Q: Last month I participated in The Leadership Challenge® Workshop through work and loved it. I did the Values Cards exercise during the class and then did the exercise again this month. The selections I just made turned out to be somewhat different than the ones I chose during class. Is this significant? Has there been research done as to why values might change, and what that might mean to an individual or organization?
A: Thanks for your important question. We know from our research that values drive commitment, so it’s vital to spend time getting clear about our own values and the values of our constituents. Spending the kind of time that you did on values clarification is essential to your leadership development and the engagement of your constituents. Our data indicates that when leaders are highly clear about their leadership philosophy—the values and beliefs that guide their actions and decisions—their constituents are 40% more engaged in their work compared to constituents whose leaders are not clear about their leadership philosophy.
Renowned social psychologist Milton Rokeach, creator of the widely-used Rokeach Value Survey, spent his career exploring the subject. He refers to values as enduring beliefs and finds that values are preferences that last over time and across most contexts. In other words, your core values are likely to be mostly the same at home, at work, and in the community.
That said, it may take several iterations of a values clarification exercise to truly uncover your enduring beliefs. Doing the exercise in a workshop is a valuable first step, but we’d encourage you to repeat the exercise several times, asking yourself not only “what are my values?” but also “why is this important to me?” Sometimes asking that second question helps you clarify which values are more enduring than others.
There is a possibility that the 5 to 7 Value Cards you selected during your workshop exercise may not have completely represented the full spectrum of your values. Because there are between 150 and 250 values words in the English language, depending upon the research one is looking at, it’s possible that the values that were different for you the second time around were simply those other values you left off your list the first time.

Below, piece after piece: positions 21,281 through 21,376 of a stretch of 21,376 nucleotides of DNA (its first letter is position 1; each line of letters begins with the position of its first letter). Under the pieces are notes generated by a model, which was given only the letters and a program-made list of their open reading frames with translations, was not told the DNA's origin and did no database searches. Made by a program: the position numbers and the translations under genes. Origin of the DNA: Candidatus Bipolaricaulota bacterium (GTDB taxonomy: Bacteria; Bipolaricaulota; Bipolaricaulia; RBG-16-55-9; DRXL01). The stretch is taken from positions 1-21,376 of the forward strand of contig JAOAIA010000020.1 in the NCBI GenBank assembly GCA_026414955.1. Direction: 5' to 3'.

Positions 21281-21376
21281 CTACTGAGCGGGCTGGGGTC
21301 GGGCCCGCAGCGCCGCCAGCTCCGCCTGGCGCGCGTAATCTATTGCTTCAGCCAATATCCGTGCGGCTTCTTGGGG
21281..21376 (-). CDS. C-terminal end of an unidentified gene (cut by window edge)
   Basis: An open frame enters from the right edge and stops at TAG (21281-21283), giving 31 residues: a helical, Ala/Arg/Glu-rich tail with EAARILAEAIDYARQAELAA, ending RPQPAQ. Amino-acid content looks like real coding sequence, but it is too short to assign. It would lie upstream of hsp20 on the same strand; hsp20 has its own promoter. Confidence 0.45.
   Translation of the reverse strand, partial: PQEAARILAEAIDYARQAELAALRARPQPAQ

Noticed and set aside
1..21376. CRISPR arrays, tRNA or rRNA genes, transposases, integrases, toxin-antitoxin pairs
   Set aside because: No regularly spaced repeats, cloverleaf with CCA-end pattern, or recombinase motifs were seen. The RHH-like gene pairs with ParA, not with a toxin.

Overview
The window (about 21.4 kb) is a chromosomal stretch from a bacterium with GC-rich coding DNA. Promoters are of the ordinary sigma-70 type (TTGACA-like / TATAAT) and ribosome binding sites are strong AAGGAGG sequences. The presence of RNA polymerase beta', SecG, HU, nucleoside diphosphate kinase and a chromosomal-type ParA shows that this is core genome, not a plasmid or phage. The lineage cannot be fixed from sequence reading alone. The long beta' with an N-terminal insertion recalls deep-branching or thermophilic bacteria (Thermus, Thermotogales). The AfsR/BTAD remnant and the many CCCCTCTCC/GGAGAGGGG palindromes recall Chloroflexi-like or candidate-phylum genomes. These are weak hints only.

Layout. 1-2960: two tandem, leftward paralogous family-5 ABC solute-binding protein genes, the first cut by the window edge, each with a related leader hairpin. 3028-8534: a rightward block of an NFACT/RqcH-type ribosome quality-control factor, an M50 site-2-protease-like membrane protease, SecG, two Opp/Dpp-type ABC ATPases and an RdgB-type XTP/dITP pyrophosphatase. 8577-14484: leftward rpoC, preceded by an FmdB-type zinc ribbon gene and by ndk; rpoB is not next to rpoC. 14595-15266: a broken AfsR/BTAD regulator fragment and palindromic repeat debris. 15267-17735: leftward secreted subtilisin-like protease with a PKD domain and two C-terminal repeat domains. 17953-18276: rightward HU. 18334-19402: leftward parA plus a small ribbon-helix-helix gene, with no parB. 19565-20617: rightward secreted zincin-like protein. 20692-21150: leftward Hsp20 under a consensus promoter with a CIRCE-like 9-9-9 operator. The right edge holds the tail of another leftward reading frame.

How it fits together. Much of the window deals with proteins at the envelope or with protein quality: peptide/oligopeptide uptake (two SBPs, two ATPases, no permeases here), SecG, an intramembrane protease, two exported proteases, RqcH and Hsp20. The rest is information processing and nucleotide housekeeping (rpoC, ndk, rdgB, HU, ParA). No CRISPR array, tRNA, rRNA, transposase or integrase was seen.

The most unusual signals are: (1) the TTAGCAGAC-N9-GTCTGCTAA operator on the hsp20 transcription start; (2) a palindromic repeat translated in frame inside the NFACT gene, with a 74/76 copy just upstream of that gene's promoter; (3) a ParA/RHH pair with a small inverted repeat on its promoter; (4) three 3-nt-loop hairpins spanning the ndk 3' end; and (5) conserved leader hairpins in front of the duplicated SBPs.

Additionally, context can influence certain values we select at any given time. For example, if you are asked to select “values that should guide decisions at work" you may choose one set of cards that doesn’t include a value that you chose when asked about "the values that should guide decisions and actions in your family." We find this is quite common. It suggests that we have many values that are important to us, and that some are more important in one context than in another. In addition, consider what could happen if there was some life-altering event—either positive or negative, such as winning the lottery or getting a dream job…or getting fired or a spouse passing away. Any of these types of circumstances could influence the words you select to represent your most important values at that moment in time.
We encourage you to continue your exploration until you feel that the values you select are the ones that truly represent those “enduring beliefs” that should guide you in making decisions in your life regardless of context. It’s not necessarily an easy exercise—and it may require several iterations—but it is a very important and rewarding one.
Jim Kouzes, cited by The Wall Street Journal as one of the twelve best executive educators in the U.S., is the Dean’s Executive Fellow of Leadership, Leavey School of Business, Santa Clara University. Together with Barry Posner, he is author of The Leadership Challenge—now in its fifth edition—and over thirty other books and workbooks on leadership and leadership development.